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Olds, D.D. (1999). Psychoanalysis and Cognitive Science: A Multiple Code Theory: Wilma Bucci. New York: Guilford Press, 1997, 350 pp., $40.00.. J. Amer. Psychoanal. Assn., 47(3):955-959.
(1999). Journal of the American Psychoanalytic Association, 47(3):955-959
Psychoanalysis and Cognitive Science: A Multiple Code Theory: Wilma Bucci. New York: Guilford Press, 1997, 350 pp., $40.00.
Review by: David D. Olds
There is a great deal of interest currently in describing the psychoanalytic process, and in grounding it in our understanding of mind and brain. Wilma Bucci in this valuable book presents a psychological model that explains in a satisfying way the different kinds of meaning inherent in an informational model of psychological and psychoanalytic functioning. This model is a major contribution to psychoanalytic theory.
The first third of the book is an historical review both of psychoanalytic theory and of the various disciplines that make up the amalgam known as cognitive science. In her review of psychoanalytic theory, Bucci discusses the strengths and, more, the limitations of Freud's metapsychology. She adumbrates some of the arguments of the Rapaport-Klein group of theoreticians, pointing out the problems inherent in the two levels of theory, the clinical and the metapsychological, and the futility of the endeavor to have the one level explain the other. In Bucci's view, a theory explains data or phenomena, not other theories. So to have clinical theory explain phenomena, and metapsychology then explain clinical theory, is an inchoate proposition. She agrees with many current theoreticians that the Freudian metapsychology must be scrapped. Its replacement, she argues, must stick more closely to phenomena, to which it must have a demonstrable and direct application.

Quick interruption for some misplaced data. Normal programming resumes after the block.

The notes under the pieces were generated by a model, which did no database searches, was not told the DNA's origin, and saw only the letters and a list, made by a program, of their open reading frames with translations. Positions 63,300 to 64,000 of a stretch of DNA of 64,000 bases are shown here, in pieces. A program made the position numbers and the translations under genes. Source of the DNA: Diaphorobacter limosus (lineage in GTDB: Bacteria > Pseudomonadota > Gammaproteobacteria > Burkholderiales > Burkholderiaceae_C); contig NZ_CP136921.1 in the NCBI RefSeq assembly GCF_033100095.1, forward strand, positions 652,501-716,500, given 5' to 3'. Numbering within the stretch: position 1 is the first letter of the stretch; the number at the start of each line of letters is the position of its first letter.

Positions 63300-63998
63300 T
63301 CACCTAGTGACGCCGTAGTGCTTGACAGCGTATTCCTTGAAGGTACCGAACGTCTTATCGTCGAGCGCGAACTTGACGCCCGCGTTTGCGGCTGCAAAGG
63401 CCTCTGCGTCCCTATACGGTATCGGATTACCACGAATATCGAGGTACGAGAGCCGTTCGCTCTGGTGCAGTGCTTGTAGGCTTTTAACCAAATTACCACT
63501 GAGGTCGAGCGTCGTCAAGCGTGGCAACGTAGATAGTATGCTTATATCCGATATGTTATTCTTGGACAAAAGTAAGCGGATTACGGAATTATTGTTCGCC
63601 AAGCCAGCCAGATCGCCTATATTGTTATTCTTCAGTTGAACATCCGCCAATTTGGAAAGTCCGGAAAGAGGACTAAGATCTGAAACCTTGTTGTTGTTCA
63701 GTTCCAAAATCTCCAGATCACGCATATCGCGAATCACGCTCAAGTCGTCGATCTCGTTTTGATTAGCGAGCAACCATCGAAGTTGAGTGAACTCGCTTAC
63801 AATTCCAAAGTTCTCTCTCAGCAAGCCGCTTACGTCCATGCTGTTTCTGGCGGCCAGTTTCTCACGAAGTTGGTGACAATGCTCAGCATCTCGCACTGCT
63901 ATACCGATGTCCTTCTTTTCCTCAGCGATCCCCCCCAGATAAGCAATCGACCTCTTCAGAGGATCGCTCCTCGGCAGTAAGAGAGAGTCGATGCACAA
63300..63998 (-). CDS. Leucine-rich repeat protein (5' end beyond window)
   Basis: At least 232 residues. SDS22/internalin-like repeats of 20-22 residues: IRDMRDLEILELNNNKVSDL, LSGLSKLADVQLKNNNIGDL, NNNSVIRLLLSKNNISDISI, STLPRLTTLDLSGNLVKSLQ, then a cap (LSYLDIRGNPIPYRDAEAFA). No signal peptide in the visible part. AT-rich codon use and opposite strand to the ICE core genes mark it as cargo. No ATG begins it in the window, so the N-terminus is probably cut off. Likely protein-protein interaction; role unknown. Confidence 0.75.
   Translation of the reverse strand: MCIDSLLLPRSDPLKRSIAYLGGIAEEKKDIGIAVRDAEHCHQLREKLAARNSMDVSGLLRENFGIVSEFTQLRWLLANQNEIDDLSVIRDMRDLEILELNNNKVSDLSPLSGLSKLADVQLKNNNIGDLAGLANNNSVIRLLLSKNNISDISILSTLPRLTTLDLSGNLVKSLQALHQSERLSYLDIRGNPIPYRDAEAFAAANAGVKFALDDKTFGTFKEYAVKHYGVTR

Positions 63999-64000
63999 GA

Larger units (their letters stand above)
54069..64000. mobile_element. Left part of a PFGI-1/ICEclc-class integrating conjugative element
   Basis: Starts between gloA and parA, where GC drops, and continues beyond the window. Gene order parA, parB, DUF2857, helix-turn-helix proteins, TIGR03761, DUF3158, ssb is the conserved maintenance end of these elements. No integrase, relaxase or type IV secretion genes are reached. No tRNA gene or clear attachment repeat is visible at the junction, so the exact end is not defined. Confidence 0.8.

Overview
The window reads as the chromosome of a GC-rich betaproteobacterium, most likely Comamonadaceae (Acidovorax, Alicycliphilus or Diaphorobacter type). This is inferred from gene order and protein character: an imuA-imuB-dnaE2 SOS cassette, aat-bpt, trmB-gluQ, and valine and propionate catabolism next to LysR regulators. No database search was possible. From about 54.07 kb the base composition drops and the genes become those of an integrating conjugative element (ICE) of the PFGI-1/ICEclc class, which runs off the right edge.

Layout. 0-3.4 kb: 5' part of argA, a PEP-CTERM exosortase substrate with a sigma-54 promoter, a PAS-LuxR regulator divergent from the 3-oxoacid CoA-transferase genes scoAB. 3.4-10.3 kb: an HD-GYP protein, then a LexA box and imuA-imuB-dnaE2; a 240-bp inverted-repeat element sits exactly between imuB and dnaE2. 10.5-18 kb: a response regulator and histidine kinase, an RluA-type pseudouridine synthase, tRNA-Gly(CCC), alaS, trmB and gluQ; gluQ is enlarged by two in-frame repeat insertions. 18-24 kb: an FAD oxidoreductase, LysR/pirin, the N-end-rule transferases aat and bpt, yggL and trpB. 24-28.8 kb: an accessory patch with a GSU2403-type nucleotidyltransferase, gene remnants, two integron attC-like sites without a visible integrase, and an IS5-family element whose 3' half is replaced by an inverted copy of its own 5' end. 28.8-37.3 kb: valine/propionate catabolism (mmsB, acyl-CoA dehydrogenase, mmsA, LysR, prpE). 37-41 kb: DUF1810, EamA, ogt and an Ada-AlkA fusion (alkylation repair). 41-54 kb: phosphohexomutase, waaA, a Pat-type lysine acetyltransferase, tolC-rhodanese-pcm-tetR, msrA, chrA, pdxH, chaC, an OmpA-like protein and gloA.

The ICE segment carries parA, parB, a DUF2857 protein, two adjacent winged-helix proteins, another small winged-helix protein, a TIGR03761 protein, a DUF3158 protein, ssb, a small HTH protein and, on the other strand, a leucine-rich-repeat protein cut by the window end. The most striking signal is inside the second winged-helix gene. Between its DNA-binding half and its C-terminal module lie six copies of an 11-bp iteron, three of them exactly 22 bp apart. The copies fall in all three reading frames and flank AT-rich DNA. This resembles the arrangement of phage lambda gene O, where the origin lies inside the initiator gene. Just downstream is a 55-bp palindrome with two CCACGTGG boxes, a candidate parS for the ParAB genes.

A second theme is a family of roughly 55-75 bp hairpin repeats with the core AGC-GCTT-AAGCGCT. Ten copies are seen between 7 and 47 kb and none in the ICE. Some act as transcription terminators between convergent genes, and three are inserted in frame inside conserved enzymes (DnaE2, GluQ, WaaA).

In the rest of this section she presents chapters on the cognitive sciences that cover memory, perception, theories of emotion, neurophysiolgy of the brain, and PDP models of brain functioning. Except for the PDP chapter, these efforts present a concise and very useful review of what is going on in these fields, which have lately shown promise in increasing our understanding of psychoanalytic theory and practice.
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